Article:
Shooting the .17 HMR also poses its unique challenges. In my shooting, I noticed the .17 HMR to be as sensitive to humidity as aging knees. On shooting a .17 HMR Henry Varmint Express rifle alongside a rifle chambered in .22 LR, I found my groups with the .17 widened consistently on humid days, but my groups improved during periods of low humidity–such as after a cold front. Even in the fairest weather, my accuracy decayed when shooting rounds through a dirty bore. It was once conventional wisdom to say that .22 rifle bores did not need to be cleaned, though chambers should be. That is advice you certainly don’t want to take with the tiny .17. To that end, .17 HMR cleaning accessories like rods, brushes, and jags can be hard to source locally while .22 accessories are boringly common.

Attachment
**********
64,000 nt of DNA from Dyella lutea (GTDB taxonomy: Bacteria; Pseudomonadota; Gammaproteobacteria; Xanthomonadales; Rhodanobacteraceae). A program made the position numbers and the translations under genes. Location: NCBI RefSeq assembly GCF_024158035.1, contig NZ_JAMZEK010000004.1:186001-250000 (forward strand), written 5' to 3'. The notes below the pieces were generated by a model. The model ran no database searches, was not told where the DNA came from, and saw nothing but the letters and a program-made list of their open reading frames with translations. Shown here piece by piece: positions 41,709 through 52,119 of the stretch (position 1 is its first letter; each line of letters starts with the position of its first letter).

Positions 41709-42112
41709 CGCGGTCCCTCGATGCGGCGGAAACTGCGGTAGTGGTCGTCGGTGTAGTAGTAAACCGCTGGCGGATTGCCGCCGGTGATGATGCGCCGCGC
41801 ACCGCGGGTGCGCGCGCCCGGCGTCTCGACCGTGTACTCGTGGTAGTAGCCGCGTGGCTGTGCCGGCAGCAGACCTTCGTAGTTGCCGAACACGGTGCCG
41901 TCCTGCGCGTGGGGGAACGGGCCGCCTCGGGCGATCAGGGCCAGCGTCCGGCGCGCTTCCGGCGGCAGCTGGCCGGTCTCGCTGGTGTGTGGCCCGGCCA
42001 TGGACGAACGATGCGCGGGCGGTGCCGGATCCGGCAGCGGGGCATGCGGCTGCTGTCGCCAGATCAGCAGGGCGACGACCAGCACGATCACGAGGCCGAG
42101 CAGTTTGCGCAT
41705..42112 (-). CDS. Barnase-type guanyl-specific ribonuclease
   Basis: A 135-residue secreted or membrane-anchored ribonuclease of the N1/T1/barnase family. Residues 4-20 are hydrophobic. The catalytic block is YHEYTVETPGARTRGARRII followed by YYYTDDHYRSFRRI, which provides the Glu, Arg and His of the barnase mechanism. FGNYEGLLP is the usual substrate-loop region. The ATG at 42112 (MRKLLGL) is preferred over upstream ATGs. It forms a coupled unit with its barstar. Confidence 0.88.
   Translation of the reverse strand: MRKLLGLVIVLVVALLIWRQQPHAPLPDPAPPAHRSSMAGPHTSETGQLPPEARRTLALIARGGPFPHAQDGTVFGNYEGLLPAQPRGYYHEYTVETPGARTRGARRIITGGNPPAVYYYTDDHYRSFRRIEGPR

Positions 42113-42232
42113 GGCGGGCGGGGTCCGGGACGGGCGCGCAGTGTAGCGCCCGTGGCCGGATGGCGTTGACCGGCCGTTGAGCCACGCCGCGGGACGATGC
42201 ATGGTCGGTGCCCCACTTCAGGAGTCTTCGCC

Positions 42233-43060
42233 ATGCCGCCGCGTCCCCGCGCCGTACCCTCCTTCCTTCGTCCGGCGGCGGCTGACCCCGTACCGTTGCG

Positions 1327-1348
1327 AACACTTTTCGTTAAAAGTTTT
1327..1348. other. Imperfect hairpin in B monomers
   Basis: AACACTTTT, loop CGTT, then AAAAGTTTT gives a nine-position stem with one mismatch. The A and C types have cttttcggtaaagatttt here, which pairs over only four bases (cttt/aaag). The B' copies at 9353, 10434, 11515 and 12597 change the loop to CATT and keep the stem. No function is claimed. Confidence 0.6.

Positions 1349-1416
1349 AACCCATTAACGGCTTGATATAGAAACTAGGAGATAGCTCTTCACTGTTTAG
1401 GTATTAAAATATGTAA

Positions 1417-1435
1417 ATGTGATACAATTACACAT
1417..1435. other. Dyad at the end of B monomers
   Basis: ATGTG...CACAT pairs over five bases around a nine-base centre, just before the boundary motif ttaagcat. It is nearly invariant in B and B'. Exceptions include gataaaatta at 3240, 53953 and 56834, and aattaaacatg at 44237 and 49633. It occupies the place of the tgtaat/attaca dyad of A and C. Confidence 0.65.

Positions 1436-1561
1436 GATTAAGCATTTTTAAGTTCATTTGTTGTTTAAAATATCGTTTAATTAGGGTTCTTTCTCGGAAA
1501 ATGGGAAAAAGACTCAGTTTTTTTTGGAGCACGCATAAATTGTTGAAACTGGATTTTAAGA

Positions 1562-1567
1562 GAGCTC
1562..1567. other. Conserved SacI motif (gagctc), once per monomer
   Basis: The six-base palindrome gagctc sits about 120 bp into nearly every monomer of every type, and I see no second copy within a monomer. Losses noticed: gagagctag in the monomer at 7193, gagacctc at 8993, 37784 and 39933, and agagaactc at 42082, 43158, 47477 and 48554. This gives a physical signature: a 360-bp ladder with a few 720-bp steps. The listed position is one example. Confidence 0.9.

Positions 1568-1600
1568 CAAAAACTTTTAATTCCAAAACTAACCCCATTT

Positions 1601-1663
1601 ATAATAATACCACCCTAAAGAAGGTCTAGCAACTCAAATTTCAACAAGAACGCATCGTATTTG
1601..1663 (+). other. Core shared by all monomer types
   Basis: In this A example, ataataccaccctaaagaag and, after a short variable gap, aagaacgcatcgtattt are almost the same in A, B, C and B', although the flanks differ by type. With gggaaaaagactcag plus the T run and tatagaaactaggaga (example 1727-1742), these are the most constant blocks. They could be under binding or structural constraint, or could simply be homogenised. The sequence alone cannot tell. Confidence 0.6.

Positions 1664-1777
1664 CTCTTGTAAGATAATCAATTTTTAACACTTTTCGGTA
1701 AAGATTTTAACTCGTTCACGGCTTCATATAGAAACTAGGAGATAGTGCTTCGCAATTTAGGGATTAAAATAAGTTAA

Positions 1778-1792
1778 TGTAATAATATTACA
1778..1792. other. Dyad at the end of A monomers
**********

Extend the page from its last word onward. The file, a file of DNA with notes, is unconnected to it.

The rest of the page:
The Bottom Line

We have seen rimfire rounds come and go. Only a few have stood the test of time, and thus far, the .17 HMR has held up very well. It is not as cheap or as suppressor-friendly as the .22 LR, nor does it pack the sheer foot-pounds of energy of the .22 Magnum. But the flatter trajectory of the .17, on its own, is probably going to be worth the cost of admission when those other rounds might prove lacking. In its niche, accept no substitutes.

Terril is an economic historian with a penchant for all things firearm related. Originally a pot hunter hailing from south Louisiana, he currently covers firearms and reloading topics in print and on his All Outdoors YouTube page. When he isn't delving into rimfire ballistics, pocket pistols, and colonial arms, Terril can be found perfecting his fire-starting techniques, photographing wildlife, and getting lost in the archives.